Speeches (Lines) for Soothsayer
in "Cymbeline"

Total: 5

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# Act, Scene, Line
(Click to see in context)
Speech text

1

IV,2,2756

Caius Lucius. This forwardness
Makes our hopes fair. Command our present numbers
Be muster'd; bid the captains look to't. Now, sir,
What have you dream'd of late of this war's purpose?

Soothsayer. Last night the very gods show'd me a vision—
I fast and pray'd for their intelligence—thus:
I saw Jove's bird, the Roman eagle, wing'd
From the spongy south to this part of the west,
There vanish'd in the sunbeams: which portends—
Unless my sins abuse my divination—
Success to the Roman host.


2

V,5,3903

Caius Lucius. Philarmonus!

Soothsayer. Here, my good lord.


3

V,5,3905

Caius Lucius. Read, and declare the meaning.

Soothsayer. [Reads] 'When as a lion's whelp shall, to himself
unknown, without seeking find, and be embraced by a
piece of tender air; and when from a stately cedar
shall be lopped branches, which, being dead many
years, shall after revive, be jointed to the old
stock, and freshly grow; then shall Posthumus end
his miseries, Britain be fortunate and flourish in
peace and plenty.'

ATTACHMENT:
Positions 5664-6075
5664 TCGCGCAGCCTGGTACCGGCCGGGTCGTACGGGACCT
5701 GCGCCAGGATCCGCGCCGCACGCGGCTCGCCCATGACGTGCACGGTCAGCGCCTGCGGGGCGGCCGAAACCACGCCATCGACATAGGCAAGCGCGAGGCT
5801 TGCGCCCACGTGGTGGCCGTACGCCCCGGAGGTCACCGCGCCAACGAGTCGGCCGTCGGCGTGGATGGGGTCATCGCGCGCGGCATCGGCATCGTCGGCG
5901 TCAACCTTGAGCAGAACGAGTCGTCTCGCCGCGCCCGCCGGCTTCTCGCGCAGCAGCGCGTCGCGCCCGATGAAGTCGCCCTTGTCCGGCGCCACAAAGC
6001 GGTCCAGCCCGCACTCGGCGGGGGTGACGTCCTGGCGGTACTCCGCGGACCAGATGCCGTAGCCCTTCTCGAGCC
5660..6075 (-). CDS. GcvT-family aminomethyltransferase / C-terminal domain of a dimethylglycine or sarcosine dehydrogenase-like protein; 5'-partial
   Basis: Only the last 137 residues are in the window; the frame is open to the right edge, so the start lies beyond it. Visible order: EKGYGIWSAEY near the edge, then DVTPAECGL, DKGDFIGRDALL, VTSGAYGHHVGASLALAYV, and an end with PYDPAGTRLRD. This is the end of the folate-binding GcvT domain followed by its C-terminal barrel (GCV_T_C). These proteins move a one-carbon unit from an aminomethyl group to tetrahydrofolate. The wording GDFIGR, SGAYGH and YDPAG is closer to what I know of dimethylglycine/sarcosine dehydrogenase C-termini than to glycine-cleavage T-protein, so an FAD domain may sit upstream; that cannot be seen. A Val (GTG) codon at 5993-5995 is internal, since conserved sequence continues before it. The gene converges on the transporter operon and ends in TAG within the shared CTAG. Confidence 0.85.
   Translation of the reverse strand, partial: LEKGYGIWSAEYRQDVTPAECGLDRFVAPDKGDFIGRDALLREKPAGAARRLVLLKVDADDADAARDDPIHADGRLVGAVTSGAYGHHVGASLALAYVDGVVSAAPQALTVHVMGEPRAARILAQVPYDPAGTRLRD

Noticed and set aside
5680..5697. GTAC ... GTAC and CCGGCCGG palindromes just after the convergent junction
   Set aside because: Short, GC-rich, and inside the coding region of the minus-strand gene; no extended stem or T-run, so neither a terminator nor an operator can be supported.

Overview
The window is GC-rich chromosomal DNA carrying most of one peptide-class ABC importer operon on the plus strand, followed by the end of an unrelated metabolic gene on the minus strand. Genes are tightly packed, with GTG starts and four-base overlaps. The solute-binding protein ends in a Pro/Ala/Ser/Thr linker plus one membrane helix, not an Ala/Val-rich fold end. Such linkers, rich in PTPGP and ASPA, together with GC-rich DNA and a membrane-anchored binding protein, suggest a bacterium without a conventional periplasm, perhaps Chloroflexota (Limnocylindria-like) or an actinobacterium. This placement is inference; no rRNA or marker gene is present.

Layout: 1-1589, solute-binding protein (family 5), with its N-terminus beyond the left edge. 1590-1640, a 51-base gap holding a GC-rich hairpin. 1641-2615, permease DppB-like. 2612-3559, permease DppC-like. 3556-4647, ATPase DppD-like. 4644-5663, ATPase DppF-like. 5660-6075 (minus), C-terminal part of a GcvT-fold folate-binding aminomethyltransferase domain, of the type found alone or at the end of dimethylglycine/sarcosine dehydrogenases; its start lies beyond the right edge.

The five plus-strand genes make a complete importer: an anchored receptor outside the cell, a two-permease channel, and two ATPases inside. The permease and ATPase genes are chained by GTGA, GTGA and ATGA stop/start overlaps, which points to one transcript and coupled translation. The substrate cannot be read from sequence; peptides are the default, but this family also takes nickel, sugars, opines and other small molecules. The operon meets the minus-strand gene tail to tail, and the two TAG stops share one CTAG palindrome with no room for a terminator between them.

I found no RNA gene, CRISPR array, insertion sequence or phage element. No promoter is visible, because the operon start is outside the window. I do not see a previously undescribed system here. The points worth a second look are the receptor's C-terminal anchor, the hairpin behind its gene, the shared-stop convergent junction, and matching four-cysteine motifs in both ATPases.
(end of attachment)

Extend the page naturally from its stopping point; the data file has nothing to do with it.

Thou, Leonatus, art the lion's whelp;
The fit and apt construction of thy name,
Being Leonatus, doth import so much.
[To CYMBELINE]
The piece of tender air, thy virtuous daughter,
Which we call 'mollis aer;' and 'mollis aer'
We term it 'mulier:' which 'mulier' I divine
Is this most constant wife; who, even now,
Answering the letter of the oracle,
Unknown to you, unsought, were clipp'd about
With this most tender air.


4

V,5,3925

Cymbeline. This hath some seeming.

Soothsayer. The lofty cedar, royal Cymbeline,
Personates thee: and thy lopp'd branches point
Thy two sons forth; who, by Belarius stol'n,
For many years thought dead, are now revived,
To the majestic cedar join'd, whose issue
Promises Britain peace and plenty.


5

V,5,3939

Cymbeline. Well
My peace we will begin. And, Caius Lucius,
Although the victor, we submit to Caesar,
And to the Roman empire; promising
To pay our wonted tribute, from the which
We were dissuaded by our wicked queen;
Whom heavens, in justice, both on her and hers,
Have laid most heavy hand.

Soothsayer. The fingers of the powers above do tune
The harmony of this peace. The vision
Which I made known to Lucius, ere the stroke
Of this yet scarce-cold battle, at this instant
Is full accomplish'd; for the Roman eagle,
From south to west on wing soaring aloft,
Lessen'd herself, and in the beams o' the sun
So vanish'd: which foreshow'd our princely eagle,
The imperial Caesar, should again unite
His favour with the radiant Cymbeline,
Which shines here in the west.


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